, pub-2774194725043577, DIRECT, f08c47fec0942fa0 L.A.Times Crossword Corner: Interview with Peg Slay


Apr 10, 2015

Interview with Peg Slay

Peg Slay is our own C6D6 Peg, who has been quietly posting on this blog since May, 2014.

Today's DROPPER is Peg's third puzzle for the LA Times. Her first puzzle was published on May 30, 2013. Click here, you'll see that she loves wordplay and all her puzzles have a distinctive style.

Steve (Peg's husband) & Peg
I loved the reveal! How did this theme come to you and what were the other theme answers you also considered but discarded? 

I like to either add or drop something in a phrase to make a fun theme answer.  When DROPPER came to mind, the first theme answer was ONECENTMILK.  I use an on-line dictionary to find other answers that start or end with PER to come up with the others.  I originally had HERMESFUMES (Son of Zeus loses his cool) and BUMMAGNET (One who attracts loafers), but Rich didn’t think enough people were familiar with Hermes Perfumes or Bumper Magnets.  I really wanted two entries to drop the PER at the beginning and two at the end, but finally settled with JALAPENOPOP, which was Rich’s favorite.

I imagined you tried DROPPER at the very right edge intersecting JALAPENO POP or the central 8th row, then you settled down at the current 39-Down spot. Or did you have this current theme entry arrangement from the very start?  

Yes, I had wanted DROPPER at the very right edge, but when trying to complete the fill, had to rearrange the theme answers and grid so I didn’t have fill that started and ended with vowels or unusual consonants. 
What problems did you encounter in the filling process? 

It’s really hard for me to come up with 3-letter fill that’s interesting and not the usual crosswordese.  This fill was pretty easy, the hardest being 15D (Starts with an S and ends with an I). 

Tell us a bit about yourself. What's your background? And how did you get into crossword construction?

I’ve been retired 4 years after 35 years in the business field.  Originally, I’m from Milwaukee, but now live south of Houston.  I’ve been solving crossword puzzles for as long as I can remember.  My husband and I have been doing the LA Times for over 13 years.  After retirement, I was looking for a hobby to fill some time, and my husband suggested I create a crossword from an old program we had.  The first couple of puzzles were mostly done by hand.  I really like Crossword Compiler, and try to use as much of the help it will give.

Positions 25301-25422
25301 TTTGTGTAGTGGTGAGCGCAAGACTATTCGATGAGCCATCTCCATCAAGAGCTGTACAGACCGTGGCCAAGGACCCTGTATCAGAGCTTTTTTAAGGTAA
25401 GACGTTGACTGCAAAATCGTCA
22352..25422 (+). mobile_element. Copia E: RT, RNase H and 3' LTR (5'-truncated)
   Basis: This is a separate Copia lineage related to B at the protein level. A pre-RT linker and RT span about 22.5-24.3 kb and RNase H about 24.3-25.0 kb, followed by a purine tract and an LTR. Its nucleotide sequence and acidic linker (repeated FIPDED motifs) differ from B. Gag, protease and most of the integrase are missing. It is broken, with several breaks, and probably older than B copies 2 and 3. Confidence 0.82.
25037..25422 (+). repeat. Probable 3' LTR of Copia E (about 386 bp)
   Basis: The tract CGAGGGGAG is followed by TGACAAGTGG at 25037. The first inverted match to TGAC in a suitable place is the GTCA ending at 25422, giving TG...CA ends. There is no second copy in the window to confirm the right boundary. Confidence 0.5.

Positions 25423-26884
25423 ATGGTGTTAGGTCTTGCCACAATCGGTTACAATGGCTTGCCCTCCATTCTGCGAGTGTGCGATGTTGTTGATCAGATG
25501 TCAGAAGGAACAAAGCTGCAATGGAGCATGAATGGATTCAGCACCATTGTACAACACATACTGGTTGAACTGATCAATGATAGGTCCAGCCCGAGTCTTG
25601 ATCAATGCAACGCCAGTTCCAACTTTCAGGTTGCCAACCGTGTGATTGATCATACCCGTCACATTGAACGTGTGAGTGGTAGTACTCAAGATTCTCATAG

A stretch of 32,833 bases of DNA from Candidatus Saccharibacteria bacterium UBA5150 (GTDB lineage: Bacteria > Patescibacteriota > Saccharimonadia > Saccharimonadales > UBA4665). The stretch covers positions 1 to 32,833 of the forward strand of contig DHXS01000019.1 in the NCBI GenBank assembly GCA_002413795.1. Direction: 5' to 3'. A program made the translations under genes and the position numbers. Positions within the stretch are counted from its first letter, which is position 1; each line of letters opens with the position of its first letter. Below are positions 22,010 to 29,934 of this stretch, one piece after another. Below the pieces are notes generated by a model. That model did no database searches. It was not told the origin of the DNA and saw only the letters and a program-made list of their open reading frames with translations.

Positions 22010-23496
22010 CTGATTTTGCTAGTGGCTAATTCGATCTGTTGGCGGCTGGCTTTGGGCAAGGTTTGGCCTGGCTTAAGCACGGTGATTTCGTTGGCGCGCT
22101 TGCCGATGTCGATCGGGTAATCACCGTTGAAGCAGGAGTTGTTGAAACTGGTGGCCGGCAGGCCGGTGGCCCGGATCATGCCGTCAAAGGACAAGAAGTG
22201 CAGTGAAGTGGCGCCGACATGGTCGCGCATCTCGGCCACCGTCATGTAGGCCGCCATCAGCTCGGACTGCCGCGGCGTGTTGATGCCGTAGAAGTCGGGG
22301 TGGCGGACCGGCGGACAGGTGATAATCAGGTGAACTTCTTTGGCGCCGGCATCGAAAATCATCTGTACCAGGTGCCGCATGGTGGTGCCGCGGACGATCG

What kind of theme & fill fascinate you and what kind do you try to avoid in your grids?   

I love the play on words theme most, although I really enjoy Saturday’s themeless.  I like a puzzle that will really make me think.  I really try to avoid the crosswordese fill and look for some new words for solvers to learn. 
Which part do you enjoy the most in the construction process: theme development, filling or cluing?  

Best part of the process is coming up with the theme development and then the fill.  I think it gives the solver some clue into your personality and mindset.  However, it takes me a long time to come up with a theme that I feel is clever enough, or one that I can develop into at least 4-5 theme answers. 
What kind of reference tools do you use for crossword construction & cluing?   

As I said, Crossword Compiler is great, but I also use a lot of on-line dictionaries, Word Search (More Words), Google and other sites.  I also have two books on Phrases and Idioms that I use occasionally. 
Besides crosswords, what else do you do for fun? 

My husband and I do a lot of volunteer work.  We love watching movies.  I also play handbells (thus the name C6D6Peg).  We like to go camping in spring and fall and love the time away.


Lemonade714 said...

How cool and sneaky another Corner denizen creating the puzzles.

Thanks for the insight, I learned a lot about handbrake after reading this.

Big Easy said...

I had a hard time getting going on this one. The NW was completely blank, although I figured GAD and ADO would be correct. And I had trouble in the SW. And the SE. I basically started with INKS and KALE and worked right to left.

I got the theme at THE BIG DIP before I got to DROP PER. But this one took some grinding to finish. Unknown answers for unknown clues took some time. Dick Dastardly, Cuckoopints, Green Day, filled with DRAT, ARUMS, TRE. I had to scratch my head when RISHI filled with the 3-letter crosses. ADAPTATION was all perps. I'm not a movie fan, although there is a new MAD MAX movie coming out that might be interesting to see.

A couple of latin endings, STRATI and FAUNAE were new to me. I had always heard the term STRATA for layers but maybe it is different for stratus clouds.

I liked the puzzle a lot.

Anonymous said...

I really enjoyed this puzzle. I, too, live south of Houston in Webster. Constructing a puzzle is on my bucket list.

Irish Miss said...

Great interview, CC. Welcome, Peg: how nice to have another talented constructor in the Corner's "family."

SwenglishMom said...

Awesome and admirable! Loved the fresh cluing.

coneyro said...

I give you "props" for your effort. Talent for constructing intelligent, entertaining puzzles is not a gift bestowed on the average person. So kudos to one of the selected elite. Very well done!